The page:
Local 154 Retirement Fund v. Chevron Corporation, C.A. No. 7220-CS
(Del. Ch. June 25, 2013) [an enhanced version of this opinion is available to lexis.com
Enforceability of bylaws adopted by the Board of Directors providing that
litigation relating to the internal affairs of the corporation must be filed
only in Delaware.
Enforceability upheld. See, e.g., 8 Del. C. §
This momentous decision will undoubtedly result in an
increase in the number of companies that amend their bylaws to require lawsuits
regarding internal affairs of Delaware companies to be brought only in Delaware
courts. The number of companies that currently have similar bylaws is
likely to rise sharply. This opinion noted that over 250 publicly held
companies currently have similar provisions. (The sketch above is a likeness of
the Court of Chancery Building in Georgetown, Delaware, from the Court's
This case challenged the bylaws of Chevron and was
consolidated with a suit challenging similar bylaws of FedEx Corporation.
Both cases were filed at about the same time as complaints against ten other
companies with similar bylaws. The opinion was decided on a motion for
judgment on the pleadings relating to the statutory and contractual validity of
the bylaws amended by the Board of Directors to require suits regarding the
internal affairs of the Delaware corporations involved to be brought in
Delaware, when all indispensable parties are within the jurisdiction of the
The court's analysis can be divided primarily into two
parts. The first part was the power of the Board of Directors under the
Delaware General Corporation Law Section 109 to amend the bylaws, as part of
the contract between the stockholders and the corporation. The second
category of analysis was the enforceability generally of forum selection
clauses in contracts.
The following syllogism summarizes the reasoning of the
court. First, the bylaws were properly amended pursuant to statutory
authority to include a forum selection clause. Second, forum selection
clauses are enforceable generally. Therefore, the bylaw amendment providing
for a forum selection clause is enforceable.
In its ruling, the Court of Chancery relies heavily on
decisions of the United States Supreme Court recognizing the internal affairs
doctrine, as well as the general validity of forum selection clauses in
contracts. In addition, the court relies on the scholarship of Professor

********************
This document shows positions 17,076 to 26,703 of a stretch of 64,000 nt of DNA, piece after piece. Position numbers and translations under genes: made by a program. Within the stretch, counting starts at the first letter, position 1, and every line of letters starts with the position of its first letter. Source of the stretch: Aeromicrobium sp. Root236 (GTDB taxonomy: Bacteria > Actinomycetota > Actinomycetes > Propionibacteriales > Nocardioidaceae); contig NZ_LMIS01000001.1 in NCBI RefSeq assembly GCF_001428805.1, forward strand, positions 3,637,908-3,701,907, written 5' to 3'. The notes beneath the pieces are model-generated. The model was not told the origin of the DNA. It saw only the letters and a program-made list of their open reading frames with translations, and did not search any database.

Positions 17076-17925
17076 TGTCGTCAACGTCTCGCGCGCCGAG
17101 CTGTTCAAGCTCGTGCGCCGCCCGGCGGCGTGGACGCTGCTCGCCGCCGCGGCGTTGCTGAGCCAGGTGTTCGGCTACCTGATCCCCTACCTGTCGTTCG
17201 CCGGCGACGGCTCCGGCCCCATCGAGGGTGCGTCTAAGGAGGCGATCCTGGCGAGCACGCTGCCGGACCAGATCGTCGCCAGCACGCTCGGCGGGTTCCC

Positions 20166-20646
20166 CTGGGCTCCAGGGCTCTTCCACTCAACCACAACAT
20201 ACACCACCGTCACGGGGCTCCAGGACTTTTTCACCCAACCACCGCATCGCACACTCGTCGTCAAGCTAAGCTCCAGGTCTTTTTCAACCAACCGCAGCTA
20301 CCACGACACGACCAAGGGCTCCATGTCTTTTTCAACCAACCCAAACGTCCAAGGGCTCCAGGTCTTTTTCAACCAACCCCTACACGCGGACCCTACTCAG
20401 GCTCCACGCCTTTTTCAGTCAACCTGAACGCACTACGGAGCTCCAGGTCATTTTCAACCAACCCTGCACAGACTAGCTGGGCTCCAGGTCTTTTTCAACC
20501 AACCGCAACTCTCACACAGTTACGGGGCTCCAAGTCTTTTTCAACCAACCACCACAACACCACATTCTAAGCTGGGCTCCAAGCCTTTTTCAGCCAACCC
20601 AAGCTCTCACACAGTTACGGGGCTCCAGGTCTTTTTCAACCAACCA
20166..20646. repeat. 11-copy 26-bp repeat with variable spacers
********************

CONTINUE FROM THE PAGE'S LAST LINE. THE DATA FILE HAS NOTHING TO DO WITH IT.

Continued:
Joseph Grundfest who is one of the leading scholars advocating forum selection
clauses as part of the organic documents of a corporation.
The court engaged in an extensive discussion of DGCL
Section 109 to support its reasoning that the board was within its authority to
amend the bylaws in the manner that it did, and that stockholders buying stock
in a Delaware corporation are on notice that the board has the authority to
amend the bylaws in such a manner.
The stated purpose of the forum selection bylaws was to
avoid the chaos and the expense of duplicative and multiple derivative and
similar corporate lawsuits against directors filed in multiple fora around the
country, often on the same day.
The Court of Chancery explained that:
"... an unbroken line of decisions dating back several
generations, [by] our Supreme Court has made clear that the bylaws constitute a
binding part of the contract between the Delaware corporation and its stockholders.
Stockholders are on notice that, as to those subjects that are the subject of
regulation by bylaw under 8 Del. C. § 109(b), the board itself may act
unilaterally to adopt the bylaws addressing those subjects." See
footnotes 97 and 98.
The court also emphasized the limited nature of the forum
selection clause in this matter to the extent that it does not foreclose a
plaintiff from exercising any statutory right of action created by the federal
government. Rather, the forum selection bylaws focus on claims covered by
the internal affairs doctrine which applies the law of the state of
The court concluded that its ruling was based on merely a
facial challenge, and did not address how it would rule if a concrete factual
situation developed in which a plaintiff believed that the board was operating
in an unreasonable or unlawful manner, and whether the plaintiff could
challenge the use of the board's power under the bylaws as being inconsistent
with its fiduciary duties in some future dispute. See footnote
It is also noteworthy to clarify and emphasize what this
decision did not address and did not opine on. For example, this opinion
did not rule on the validity of a forum selection clause in a certificate of
incorporation. Nor does the decision specifically address the fiduciary
obligations of boards in adopting such provisions. It also remains to be
seen whether courts outside of Delaware addressing the same issue will follow
Postscript: In the short time
since its publication, predictably, this opinion has already generated
substantial commentary. For example, Peg
Brickley wrote an article for The Wall Street Journal in which she
quoted yours truly.
Read more Delaware business
litigation case summaries and commentary on Delaware
Corporate and Commercial Litigation Blog, a blog hosted by Francis G.X.
Pileggi, of Eckert Seamans.
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